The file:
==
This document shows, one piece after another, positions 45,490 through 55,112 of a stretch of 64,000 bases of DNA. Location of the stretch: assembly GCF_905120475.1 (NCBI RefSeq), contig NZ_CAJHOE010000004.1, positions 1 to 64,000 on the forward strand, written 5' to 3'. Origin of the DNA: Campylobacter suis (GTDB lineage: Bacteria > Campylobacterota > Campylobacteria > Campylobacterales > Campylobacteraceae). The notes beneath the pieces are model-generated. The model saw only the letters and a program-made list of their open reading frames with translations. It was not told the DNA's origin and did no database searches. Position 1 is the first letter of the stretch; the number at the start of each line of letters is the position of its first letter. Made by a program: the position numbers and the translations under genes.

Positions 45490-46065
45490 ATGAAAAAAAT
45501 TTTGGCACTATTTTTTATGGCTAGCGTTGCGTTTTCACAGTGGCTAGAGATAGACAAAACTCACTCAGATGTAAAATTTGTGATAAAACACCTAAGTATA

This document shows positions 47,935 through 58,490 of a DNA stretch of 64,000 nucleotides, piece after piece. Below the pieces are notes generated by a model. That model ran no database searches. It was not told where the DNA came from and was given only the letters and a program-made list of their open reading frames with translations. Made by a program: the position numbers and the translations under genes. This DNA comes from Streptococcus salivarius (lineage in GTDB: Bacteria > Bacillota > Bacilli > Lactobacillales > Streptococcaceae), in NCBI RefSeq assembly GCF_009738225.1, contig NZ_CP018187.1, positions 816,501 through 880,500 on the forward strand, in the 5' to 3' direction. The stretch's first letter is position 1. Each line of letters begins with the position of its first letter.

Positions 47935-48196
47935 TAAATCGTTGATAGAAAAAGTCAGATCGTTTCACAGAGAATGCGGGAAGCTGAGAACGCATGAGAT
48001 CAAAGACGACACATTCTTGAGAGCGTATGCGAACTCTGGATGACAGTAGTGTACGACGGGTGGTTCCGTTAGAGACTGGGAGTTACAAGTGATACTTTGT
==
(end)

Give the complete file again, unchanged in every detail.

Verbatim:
This document shows, one piece after another, positions 45,490 through 55,112 of a stretch of 64,000 bases of DNA. Location of the stretch: assembly GCF_905120475.1 (NCBI RefSeq), contig NZ_CAJHOE010000004.1, positions 1 to 64,000 on the forward strand, written 5' to 3'. Origin of the DNA: Campylobacter suis (GTDB lineage: Bacteria > Campylobacterota > Campylobacteria > Campylobacterales > Campylobacteraceae). The notes beneath the pieces are model-generated. The model saw only the letters and a program-made list of their open reading frames with translations. It was not told the DNA's origin and did no database searches. Position 1 is the first letter of the stretch; the number at the start of each line of letters is the position of its first letter. Made by a program: the position numbers and the translations under genes.

Positions 45490-46065
45490 ATGAAAAAAAT
45501 TTTGGCACTATTTTTTATGGCTAGCGTTGCGTTTTCACAGTGGCTAGAGATAGACAAAACTCACTCAGATGTAAAATTTGTGATAAAACACCTAAGTATA

This document shows positions 47,935 through 58,490 of a DNA stretch of 64,000 nucleotides, piece after piece. Below the pieces are notes generated by a model. That model ran no database searches. It was not told where the DNA came from and was given only the letters and a program-made list of their open reading frames with translations. Made by a program: the position numbers and the translations under genes. This DNA comes from Streptococcus salivarius (lineage in GTDB: Bacteria > Bacillota > Bacilli > Lactobacillales > Streptococcaceae), in NCBI RefSeq assembly GCF_009738225.1, contig NZ_CP018187.1, positions 816,501 through 880,500 on the forward strand, in the 5' to 3' direction. The stretch's first letter is position 1. Each line of letters begins with the position of its first letter.

Positions 47935-48196
47935 TAAATCGTTGATAGAAAAAGTCAGATCGTTTCACAGAGAATGCGGGAAGCTGAGAACGCATGAGAT
48001 CAAAGACGACACATTCTTGAGAGCGTATGCGAACTCTGGATGACAGTAGTGTACGACGGGTGGTTCCGTTAGAGACTGGGAGTTACAAGTGATACTTTGT